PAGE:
4K vs. UHDTV: Clearing up the Confusion
By Daryl Malas, Principal Architect, CableLabs –
The 2014 National Association of Broadcasters (NAB) show in Las Vegas features many new products for 4K and Ultra High Definition Television (UHDTV). But what is the difference between the two?
Here’s a quick overview:
What Does 4K Mean?
4K is a term used to describe the cinema resolution of 4096 x 2160, which has a cinema aspect ratio of 21:9. For more than the past year many theaters across the world have shown movies in 4K.
While the movie industry was the first to begin using this resolution, the term 4K is still used as the technology transitions to the television market.
What is UHDTV?
As manufacturers began to consider higher resolutions for television, there was no terminology to describe 4K. Realizing this challenge, the Society of Motion Picture and Television Engineers released a set of documents (SMPTE ST 2036) describing Ultra High Definition Television (UHDTV), intended to become the industry standard terminology.
Within this document two different resolution sizes were defined for UHDTV. UHDTV1 describes what the television world has coined as 4K. The resolution for UHDTV1 is 3840×2160, which is actually slightly smaller than cinematic 4K, due to the change in aspect ratio from 21:9 to 16:9. In addition,UHDTV2 has been coined 8K (or Super Hi-Vision). The resolution for UHDTV2 is 7680×4320.
Here’s how 4K and 8K, or UHDTV1 and UHDTV2 compare to HD:
4K Is UHDTV – Sometimes
Unfortunately, due to marketing, the term 4K was already being identified with televisions at the time of the SMPTE document release, and has never been supplanted by UHDTV. Thus, consumers find themselves wondering what the difference is. Now we are starting to see UHDTV 4K or 4K UHDTV labeled TVs. In both of these cases, regardless of the term used, the actual resolution is 3840×2160.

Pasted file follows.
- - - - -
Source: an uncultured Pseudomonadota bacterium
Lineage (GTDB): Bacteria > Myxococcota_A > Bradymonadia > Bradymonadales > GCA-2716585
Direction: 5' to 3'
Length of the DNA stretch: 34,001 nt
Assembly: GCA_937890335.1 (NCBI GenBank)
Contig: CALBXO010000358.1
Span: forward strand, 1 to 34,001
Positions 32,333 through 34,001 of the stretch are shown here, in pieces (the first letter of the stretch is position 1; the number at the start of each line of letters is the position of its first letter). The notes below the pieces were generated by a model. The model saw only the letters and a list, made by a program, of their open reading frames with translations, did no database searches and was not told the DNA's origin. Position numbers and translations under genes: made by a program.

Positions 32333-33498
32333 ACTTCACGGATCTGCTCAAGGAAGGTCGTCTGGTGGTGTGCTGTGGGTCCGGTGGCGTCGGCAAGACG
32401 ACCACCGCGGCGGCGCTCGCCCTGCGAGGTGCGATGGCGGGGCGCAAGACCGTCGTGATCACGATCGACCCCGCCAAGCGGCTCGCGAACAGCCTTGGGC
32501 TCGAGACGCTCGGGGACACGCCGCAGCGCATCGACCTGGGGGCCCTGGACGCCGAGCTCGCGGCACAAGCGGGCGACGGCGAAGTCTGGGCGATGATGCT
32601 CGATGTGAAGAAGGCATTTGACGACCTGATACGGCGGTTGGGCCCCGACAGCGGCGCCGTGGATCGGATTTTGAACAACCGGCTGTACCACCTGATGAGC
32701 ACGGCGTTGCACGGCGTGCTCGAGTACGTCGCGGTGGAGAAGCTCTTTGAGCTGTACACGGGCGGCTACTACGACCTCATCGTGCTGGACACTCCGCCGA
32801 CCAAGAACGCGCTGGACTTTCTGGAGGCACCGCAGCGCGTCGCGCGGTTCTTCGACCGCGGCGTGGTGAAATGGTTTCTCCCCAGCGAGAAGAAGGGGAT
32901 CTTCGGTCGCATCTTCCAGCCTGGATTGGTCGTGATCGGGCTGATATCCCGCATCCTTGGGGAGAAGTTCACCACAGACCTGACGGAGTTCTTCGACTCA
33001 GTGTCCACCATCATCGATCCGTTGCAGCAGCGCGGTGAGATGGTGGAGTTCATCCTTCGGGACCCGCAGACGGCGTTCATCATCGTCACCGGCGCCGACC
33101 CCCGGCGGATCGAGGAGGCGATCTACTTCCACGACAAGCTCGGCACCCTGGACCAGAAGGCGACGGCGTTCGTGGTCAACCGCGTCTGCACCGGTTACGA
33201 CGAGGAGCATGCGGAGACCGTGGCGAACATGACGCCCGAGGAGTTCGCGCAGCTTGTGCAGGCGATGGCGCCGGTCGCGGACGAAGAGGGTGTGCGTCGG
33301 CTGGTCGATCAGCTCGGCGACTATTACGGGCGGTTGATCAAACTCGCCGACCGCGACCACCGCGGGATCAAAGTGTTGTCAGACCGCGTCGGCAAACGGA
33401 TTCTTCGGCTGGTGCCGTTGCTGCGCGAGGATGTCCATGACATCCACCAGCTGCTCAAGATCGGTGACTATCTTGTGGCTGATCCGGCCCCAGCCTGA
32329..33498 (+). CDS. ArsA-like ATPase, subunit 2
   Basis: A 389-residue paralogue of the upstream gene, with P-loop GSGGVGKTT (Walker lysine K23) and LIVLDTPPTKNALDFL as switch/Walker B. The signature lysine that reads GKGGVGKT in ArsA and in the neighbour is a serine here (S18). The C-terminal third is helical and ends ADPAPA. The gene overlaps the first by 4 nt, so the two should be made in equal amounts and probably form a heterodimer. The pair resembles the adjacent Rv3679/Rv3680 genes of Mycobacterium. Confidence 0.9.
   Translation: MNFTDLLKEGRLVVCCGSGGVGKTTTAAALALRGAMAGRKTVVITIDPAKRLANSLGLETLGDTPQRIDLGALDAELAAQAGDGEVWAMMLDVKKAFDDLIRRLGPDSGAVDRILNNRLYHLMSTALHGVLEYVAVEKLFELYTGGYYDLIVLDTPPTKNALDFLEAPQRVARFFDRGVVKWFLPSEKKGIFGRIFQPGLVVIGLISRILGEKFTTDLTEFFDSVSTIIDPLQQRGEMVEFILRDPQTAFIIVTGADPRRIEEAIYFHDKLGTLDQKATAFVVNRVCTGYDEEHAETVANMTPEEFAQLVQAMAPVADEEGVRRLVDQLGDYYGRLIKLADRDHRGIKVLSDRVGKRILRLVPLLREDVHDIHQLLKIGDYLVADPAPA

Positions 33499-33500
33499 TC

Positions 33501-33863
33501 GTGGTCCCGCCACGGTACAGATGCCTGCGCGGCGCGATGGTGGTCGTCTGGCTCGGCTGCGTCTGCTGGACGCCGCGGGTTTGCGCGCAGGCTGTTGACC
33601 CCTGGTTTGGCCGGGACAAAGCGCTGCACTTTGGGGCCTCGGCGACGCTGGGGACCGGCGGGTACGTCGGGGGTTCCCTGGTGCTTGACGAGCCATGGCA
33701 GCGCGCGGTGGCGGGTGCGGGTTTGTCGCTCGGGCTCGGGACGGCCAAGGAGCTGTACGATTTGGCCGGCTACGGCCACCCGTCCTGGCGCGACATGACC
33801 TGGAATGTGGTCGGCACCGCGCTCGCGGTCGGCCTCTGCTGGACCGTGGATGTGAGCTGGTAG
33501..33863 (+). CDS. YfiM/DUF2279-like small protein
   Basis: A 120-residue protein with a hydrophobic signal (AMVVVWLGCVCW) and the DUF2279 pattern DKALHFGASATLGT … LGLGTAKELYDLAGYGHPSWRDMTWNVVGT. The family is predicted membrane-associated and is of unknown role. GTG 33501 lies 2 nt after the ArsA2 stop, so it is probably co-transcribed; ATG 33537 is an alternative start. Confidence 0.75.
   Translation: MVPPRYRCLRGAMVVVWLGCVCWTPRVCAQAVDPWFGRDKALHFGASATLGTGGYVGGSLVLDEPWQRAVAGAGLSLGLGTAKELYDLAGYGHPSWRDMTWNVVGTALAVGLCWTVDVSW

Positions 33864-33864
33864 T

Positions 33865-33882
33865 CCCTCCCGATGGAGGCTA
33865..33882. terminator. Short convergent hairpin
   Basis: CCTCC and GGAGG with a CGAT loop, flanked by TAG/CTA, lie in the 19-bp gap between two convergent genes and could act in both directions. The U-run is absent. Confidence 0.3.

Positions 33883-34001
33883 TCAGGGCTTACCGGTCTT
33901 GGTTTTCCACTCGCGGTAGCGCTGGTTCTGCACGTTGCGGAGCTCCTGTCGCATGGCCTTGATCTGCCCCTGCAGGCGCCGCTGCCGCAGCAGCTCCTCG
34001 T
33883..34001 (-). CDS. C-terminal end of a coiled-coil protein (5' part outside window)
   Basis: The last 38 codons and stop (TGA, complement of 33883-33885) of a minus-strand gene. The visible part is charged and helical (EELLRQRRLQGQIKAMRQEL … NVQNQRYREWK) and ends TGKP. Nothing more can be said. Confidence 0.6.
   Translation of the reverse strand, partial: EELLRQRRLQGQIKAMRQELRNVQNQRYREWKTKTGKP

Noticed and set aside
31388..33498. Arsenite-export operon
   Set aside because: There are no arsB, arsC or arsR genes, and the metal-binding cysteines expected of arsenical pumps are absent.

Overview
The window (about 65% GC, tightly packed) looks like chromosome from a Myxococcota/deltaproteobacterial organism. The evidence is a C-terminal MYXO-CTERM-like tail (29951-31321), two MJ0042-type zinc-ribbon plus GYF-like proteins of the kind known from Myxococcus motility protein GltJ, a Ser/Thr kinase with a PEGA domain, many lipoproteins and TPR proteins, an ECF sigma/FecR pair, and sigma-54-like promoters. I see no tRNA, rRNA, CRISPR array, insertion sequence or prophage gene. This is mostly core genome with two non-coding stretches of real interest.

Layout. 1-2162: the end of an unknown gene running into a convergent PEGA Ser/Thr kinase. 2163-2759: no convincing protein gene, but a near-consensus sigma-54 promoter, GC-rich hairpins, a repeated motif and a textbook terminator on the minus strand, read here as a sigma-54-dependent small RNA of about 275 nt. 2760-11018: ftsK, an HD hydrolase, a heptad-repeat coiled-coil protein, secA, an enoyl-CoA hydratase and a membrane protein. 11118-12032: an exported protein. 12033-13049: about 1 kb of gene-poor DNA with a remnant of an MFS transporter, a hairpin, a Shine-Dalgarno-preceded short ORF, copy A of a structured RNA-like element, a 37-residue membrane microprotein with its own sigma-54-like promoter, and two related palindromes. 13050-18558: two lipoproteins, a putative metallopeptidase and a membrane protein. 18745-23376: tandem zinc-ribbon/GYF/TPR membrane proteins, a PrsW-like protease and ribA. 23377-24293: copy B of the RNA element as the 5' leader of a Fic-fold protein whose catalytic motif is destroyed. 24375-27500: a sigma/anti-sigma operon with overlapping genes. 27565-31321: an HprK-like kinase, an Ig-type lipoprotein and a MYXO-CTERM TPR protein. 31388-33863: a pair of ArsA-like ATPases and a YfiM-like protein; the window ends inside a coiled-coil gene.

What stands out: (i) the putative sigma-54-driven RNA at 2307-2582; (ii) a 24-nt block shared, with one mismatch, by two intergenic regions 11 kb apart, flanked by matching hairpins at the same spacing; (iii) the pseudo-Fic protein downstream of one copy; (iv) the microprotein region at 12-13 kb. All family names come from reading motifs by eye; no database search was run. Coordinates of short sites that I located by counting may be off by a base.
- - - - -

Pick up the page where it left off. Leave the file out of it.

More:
To really know what Ultra High Definition technology is inside the TV you’re looking at, you have to pay attention to the resolution. Until this technology becomes widespread and the next generation of television resolution is in the hands of consumers, you may hear several different terms used for the same resolution.
So the next time you see a myriad of 4K and UHDTV technology examples at NAB or anywhere else, look for the resolution and you’ll finally understand the difference.
Also don’t forget that there is more to an UHDTV than resolution. Support for an expanded color space and up-scaling from HD to UHD resolution are both important.
Daryl Malas has been with CableLabs for over six years. As a Principal Architect in the Video Application Technologies group, he is leading research on 4K (UHDTV1) for CableLabs. In addition, he has led other projects related to advanced video technologies, Content Delivery Networks (CDNs) and handling blackouts and advertisements within IP video delivery.